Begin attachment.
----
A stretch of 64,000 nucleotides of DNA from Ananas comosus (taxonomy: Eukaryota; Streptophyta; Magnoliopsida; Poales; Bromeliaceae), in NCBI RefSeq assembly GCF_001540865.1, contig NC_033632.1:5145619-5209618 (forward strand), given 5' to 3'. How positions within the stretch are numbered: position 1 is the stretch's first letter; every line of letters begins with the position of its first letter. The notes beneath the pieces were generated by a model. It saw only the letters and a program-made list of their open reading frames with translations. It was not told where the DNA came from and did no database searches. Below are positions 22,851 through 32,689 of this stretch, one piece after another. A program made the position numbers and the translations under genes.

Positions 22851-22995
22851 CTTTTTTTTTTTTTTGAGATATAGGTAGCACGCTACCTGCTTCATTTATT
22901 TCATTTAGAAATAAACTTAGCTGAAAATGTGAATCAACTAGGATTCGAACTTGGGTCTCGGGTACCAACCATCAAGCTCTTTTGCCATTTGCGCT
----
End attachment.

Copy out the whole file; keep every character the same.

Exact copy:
A stretch of 64,000 nucleotides of DNA from Ananas comosus (taxonomy: Eukaryota; Streptophyta; Magnoliopsida; Poales; Bromeliaceae), in NCBI RefSeq assembly GCF_001540865.1, contig NC_033632.1:5145619-5209618 (forward strand), given 5' to 3'. How positions within the stretch are numbered: position 1 is the stretch's first letter; every line of letters begins with the position of its first letter. The notes beneath the pieces were generated by a model. It saw only the letters and a program-made list of their open reading frames with translations. It was not told where the DNA came from and did no database searches. Below are positions 22,851 through 32,689 of this stretch, one piece after another. A program made the position numbers and the translations under genes.

Positions 22851-22995
22851 CTTTTTTTTTTTTTTGAGATATAGGTAGCACGCTACCTGCTTCATTTATT
22901 TCATTTAGAAATAAACTTAGCTGAAAATGTGAATCAACTAGGATTCGAACTTGGGTCTCGGGTACCAACCATCAAGCTCTTTTGCCATTTGCGCT